“There is nothing in the student handbook (Student Code of Conduct) this year. We weren’t going to make the district reprint them,” Knief said. “Since it wasn’t (in the handbook), we were looking for a way to educate students, teachers and administrators of their constitutional rights.”

Eventually, the two parties came to a resolution.

That solution came in the form of a piece of paper.

A piece of paper that was to be posted under the American flag in every classroom in the school district.

“As part of the agreement with the advocacy group, the district agreed to post these signs,” Gunter said. “(The complaint was made) after school had already started. Obviously we were negotiating back and forth with the complainant party. The district lawyers came up with a solution to mitigate the issue.”

The signs stated that students were not required to stand or say the Pledge of Allegiance. Knief said the signs were a way to simply educate the staff and students about their constitutional rights, and to bring the schools up to compliance with state and federal laws.

“Students have to be informed that they do not have to participate,” Knief said. “We found there seems to be this general misunderstanding between school teachers and administrators about a student’s rights. They have to be informed that they do not have to participate.”

Florida state statutes and federal rulings back up the pieces of paper, according to the director of middle schools and Knief.

“Statutes state that we were violating his (student’s) First Amendment rights by requiring him to stand or recite the Pledge of Allegiance,” Gunter said. “For us, it’s a compliance issue. This is federal law.”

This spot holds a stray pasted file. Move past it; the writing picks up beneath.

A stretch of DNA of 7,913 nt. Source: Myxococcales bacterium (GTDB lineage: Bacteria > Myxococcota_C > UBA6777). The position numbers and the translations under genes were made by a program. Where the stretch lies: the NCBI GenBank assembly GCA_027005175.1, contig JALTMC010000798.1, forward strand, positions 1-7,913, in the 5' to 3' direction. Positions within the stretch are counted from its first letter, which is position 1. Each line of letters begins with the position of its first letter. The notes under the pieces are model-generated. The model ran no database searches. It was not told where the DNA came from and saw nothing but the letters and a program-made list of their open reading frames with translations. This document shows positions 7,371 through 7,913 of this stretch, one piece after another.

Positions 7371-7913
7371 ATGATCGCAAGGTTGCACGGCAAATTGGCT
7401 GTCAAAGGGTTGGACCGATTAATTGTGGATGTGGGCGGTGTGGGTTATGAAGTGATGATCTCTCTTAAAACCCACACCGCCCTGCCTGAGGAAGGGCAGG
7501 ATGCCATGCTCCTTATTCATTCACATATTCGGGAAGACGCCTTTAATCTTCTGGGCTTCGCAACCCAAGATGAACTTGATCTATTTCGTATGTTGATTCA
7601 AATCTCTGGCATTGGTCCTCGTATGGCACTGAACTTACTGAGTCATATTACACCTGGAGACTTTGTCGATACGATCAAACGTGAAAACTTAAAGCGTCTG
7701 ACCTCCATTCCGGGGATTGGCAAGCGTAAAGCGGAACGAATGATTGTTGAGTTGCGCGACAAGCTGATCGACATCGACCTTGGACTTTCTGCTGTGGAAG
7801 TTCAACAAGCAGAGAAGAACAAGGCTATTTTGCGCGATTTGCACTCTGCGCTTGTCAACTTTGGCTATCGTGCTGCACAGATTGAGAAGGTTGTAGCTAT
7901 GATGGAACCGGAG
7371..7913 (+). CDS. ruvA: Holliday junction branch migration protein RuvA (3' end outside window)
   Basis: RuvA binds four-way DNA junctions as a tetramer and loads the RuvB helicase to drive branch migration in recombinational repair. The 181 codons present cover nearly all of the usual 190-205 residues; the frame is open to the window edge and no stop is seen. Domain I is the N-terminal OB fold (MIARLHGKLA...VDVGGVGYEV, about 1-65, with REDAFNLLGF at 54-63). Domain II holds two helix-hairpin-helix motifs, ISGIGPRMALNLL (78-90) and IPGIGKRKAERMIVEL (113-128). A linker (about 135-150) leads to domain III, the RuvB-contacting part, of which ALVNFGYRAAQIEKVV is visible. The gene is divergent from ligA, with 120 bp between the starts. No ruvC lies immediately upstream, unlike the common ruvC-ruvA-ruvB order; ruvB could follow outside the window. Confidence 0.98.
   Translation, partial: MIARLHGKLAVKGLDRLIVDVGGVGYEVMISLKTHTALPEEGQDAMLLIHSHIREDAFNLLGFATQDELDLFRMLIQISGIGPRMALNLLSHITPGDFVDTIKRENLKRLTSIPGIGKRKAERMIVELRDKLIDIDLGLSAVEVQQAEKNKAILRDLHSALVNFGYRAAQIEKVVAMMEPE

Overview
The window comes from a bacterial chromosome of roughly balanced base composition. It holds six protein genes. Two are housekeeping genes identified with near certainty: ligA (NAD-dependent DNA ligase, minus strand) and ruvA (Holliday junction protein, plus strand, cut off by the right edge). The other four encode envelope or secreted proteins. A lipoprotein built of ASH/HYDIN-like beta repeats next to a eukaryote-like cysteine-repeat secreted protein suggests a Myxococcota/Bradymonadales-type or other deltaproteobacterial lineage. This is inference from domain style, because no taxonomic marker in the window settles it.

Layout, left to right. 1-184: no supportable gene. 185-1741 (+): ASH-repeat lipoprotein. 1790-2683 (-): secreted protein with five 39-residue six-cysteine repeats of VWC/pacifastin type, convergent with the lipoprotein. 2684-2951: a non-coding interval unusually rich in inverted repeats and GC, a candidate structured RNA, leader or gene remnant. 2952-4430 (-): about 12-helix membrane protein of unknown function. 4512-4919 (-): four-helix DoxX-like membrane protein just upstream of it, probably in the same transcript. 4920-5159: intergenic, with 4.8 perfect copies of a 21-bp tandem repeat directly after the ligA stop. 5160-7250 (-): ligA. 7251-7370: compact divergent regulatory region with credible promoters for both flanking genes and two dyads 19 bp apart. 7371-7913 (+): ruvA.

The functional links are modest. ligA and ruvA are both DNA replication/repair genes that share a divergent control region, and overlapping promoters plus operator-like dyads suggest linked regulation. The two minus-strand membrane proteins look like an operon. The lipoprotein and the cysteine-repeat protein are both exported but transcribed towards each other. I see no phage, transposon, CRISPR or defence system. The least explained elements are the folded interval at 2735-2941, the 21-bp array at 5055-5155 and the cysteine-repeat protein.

According to the advocacy group’s website (, the objective of the group is to fight for the civil liberties of atheists and the total, absolute separation of government and religion.

As of Wednesday, Knief said she had not been informed by the school district that the signs were up at all of the schools and whether or not the district was in compliance with the agreement.

“We understood that it would be within several weeks,” Knief said. “We have not received notice that (the signs have been posted)…we still have not received a complete resolution.”

Knief said the message the advocacy group wanted to portray (per the agreement) was not that a student should have their rights taken away, but that they should be notified of their rights.

“We’re on the side of constitutional rights. It’s been established by the Supreme Court for decades that you can’t force students to participate in the Pledge of Allegiance. If someone has an objection to say the Pledge, schools need to respect that student’s rights,” Knief said.

Gunter said that the signs have caused “some” complaints, and said that regardless of the backlash from the signs, the district has to inform school children of their constitutional rights.

“The pledge is still going to be said in every class every day. The teachers are still going to direct the Pledge of Allegiance. The only difference is, now we are going to be in compliance with federal law,” Gunter said.